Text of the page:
Cassopolis: A village reimagined

Imagine living in a village where the residents and neighbors described their downtown this way: Abandoned. Depressed. Rundown appearance. Unclean.

It happened. In Cassopolis, the county seat of Cass County. The village was once a thriving farming community of government activity and storefronts at the crossroads of two state highways. Then, for whatever reasons, things tanked.

“It was a ghost town,” recalls Steve Schroeder, who moved to the southwestern Michigan community from Iowa several years ago with an eye on retirement. “The downtown was pretty empty.”

That might have been the end of that story. 

But these same residents and neighbors also could reimagine Cassopolis. They envisioned: Green space. Parks. Walkable downtown. A renovated courthouse. A beach on Stone Lake, a nearly 160-acre lake at the edge of the village with no public access.

Lofty dreams?

Not at all. Walk through downtown Cassopolis these days and you’d be astonished at the differences. This village has reimagined itself.

Once lined with mostly empty storefronts, the downtown is now home to several new businesses, including a coffee shop and performance theater, two bars and restaurants and an antique store.  

New lights and banners help make downtown Cassopolis welcoming.The streetscape has changed as well, more welcoming to visitors and passersby on the state highways.  Changing LED street lights (that also emit Wi-Fi and play music) line the main street, along with digital LED banners (advertising community events), 2,200 new plantings and the sidewalks replaced with pavers.

“There’s always been a desire to improve the community but things did not start coming together until a few years ago,” says Donald Obermesik, a long-time member of the village’s police force who has watched various proposals falter over the years. “The pieces have to fall in place.”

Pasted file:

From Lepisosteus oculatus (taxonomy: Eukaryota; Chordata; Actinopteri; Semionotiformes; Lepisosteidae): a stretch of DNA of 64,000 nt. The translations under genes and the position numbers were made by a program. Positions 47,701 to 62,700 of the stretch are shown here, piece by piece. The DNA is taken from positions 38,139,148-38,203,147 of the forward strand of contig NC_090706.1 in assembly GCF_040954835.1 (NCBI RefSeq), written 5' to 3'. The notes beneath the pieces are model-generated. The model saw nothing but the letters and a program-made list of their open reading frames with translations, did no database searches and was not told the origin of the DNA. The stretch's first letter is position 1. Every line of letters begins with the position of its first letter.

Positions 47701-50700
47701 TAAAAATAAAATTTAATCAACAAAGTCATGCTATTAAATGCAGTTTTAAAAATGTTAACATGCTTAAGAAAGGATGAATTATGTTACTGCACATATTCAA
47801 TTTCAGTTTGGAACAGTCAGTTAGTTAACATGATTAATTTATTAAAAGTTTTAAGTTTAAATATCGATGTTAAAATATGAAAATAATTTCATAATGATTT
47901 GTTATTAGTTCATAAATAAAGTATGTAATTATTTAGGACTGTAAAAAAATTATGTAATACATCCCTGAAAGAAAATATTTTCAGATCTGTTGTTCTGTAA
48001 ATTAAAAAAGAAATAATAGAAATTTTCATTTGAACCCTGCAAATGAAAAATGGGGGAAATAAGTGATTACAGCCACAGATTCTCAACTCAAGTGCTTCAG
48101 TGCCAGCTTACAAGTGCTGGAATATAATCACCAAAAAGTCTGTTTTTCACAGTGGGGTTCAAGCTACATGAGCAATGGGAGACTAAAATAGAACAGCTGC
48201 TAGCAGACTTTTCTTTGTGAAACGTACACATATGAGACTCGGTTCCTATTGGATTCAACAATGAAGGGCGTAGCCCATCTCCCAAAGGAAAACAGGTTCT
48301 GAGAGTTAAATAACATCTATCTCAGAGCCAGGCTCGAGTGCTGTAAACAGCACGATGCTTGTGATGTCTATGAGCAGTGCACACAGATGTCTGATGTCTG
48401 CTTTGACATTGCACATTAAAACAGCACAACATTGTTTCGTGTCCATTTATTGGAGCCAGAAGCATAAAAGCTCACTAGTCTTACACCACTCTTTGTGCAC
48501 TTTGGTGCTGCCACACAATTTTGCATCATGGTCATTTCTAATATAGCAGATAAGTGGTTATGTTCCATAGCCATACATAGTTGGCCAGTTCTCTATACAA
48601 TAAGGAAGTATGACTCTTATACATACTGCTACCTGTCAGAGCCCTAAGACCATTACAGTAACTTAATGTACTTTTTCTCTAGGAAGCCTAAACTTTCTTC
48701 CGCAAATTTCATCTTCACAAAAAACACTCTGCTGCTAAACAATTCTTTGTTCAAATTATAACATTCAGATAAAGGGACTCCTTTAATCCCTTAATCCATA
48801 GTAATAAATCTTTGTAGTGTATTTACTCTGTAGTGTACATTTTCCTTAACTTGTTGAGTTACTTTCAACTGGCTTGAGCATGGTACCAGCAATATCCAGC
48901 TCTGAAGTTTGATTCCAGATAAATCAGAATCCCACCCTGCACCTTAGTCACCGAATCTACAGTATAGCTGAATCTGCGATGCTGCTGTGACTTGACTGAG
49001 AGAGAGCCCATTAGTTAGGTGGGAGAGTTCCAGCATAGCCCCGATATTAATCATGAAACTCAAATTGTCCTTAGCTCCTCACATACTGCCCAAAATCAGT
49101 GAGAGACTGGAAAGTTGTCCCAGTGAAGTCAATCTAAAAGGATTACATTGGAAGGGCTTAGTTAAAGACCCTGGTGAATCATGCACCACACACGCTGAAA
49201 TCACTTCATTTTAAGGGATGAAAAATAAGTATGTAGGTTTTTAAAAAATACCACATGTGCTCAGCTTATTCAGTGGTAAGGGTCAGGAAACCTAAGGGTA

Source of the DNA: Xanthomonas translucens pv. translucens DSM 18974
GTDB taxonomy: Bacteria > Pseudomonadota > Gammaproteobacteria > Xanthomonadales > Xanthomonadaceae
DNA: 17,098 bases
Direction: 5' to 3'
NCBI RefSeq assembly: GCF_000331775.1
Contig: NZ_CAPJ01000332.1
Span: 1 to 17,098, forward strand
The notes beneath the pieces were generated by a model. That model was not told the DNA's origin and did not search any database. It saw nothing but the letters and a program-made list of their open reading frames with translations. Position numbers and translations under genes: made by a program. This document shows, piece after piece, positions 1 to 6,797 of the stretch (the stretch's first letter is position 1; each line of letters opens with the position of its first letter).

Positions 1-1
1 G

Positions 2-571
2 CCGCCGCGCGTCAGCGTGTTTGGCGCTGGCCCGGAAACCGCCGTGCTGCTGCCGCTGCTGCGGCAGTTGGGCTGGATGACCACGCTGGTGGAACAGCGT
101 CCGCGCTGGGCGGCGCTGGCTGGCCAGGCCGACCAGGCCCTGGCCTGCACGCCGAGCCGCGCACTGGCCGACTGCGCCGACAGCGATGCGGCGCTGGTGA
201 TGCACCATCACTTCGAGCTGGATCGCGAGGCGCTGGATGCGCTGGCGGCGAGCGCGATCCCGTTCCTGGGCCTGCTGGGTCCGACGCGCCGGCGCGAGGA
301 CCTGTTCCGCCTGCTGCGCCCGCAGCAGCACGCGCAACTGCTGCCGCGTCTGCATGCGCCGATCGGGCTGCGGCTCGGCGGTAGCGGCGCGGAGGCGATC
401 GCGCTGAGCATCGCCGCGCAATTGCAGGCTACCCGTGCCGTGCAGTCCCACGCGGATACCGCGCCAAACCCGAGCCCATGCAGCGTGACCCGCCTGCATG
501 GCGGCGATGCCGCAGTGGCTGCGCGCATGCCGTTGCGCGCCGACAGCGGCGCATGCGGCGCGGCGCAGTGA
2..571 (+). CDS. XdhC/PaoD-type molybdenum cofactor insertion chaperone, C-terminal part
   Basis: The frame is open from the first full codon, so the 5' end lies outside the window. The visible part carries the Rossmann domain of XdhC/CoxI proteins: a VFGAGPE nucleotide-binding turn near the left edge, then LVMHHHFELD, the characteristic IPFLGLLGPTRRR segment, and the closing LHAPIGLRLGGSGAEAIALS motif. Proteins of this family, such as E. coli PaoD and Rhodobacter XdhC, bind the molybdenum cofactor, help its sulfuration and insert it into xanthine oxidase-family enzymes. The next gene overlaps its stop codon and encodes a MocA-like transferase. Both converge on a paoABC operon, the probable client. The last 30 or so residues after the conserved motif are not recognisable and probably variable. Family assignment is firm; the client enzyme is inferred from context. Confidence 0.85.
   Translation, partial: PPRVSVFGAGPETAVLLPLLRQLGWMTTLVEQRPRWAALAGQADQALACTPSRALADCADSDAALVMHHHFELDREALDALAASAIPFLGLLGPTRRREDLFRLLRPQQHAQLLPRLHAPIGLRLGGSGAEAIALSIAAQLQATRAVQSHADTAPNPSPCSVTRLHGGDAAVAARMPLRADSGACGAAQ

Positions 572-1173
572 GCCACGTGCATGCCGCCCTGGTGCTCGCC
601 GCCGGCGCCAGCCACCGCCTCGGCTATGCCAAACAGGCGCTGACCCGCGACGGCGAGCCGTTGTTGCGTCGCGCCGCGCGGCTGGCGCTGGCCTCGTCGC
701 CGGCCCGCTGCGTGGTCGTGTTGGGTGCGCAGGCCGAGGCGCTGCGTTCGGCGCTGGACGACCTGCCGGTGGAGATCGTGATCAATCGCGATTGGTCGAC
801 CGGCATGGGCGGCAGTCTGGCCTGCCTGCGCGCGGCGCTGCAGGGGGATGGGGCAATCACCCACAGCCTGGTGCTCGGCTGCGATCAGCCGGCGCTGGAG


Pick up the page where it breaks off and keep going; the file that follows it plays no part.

Those pieces began to fall in place with the hiring of an interim manager, Emilie LaGrow, a private attorney, several years ago. She became full-time manager and has spearheaded efforts to transform the village. 

“What I saw as the first step is a manager who had a real aptitude and desire and the energy to seek out and go after grants, proposals to do things, and go look at the state and find money to help do things,” says Obermesik, who has been a Cassopolis police officer for more than 25 years. 

Also helping the village move forward were changes on the village council, whose members are elected every two years. New members embraced change and were willing to work together to help the village move forward on projects.

The village formed a partnership with Cass County and the Cass County Economic Development Corporation to create Imagine Cass, with the initial goal of revitalizing the downtown corridor. About the same time, the village also began working on its master plan. 

Officials tapped the expertise of the Michigan State University School of Planning, Design and Construction’s Sustainable Built Environment Initiative and Michigan State University Extension to help address planning, design and land use issues.  
Public hearings were held to hear what everyone -- residents, neighbors, schools, businesses -- had to say. Everyone was given a voice. 

“So many people showed up at these meetings --- in a small town -- that it really was a call to action,” says Wayne R. Beyea, director of MSU’s Sustainable Built Environment Initiative. “Local leaders and the village manager took that as a call of action and went to work. We set out action steps and they went diligently through that and pulled things together.”

A host of community, state and federal grants were successfully pursued to fund a variety  of projects. In all, from 2016 through 2022, the village received more than $18 million in grant funding.  The village worked with federal, state and other agencies, including the Michigan Economic Development Corporation Community Block Grant, MSHDA Neighborhood Enhancement Program, MDOT , MSU Extension First Impressions in Tourism, and the MSU Sustainable Built Environment Initiative.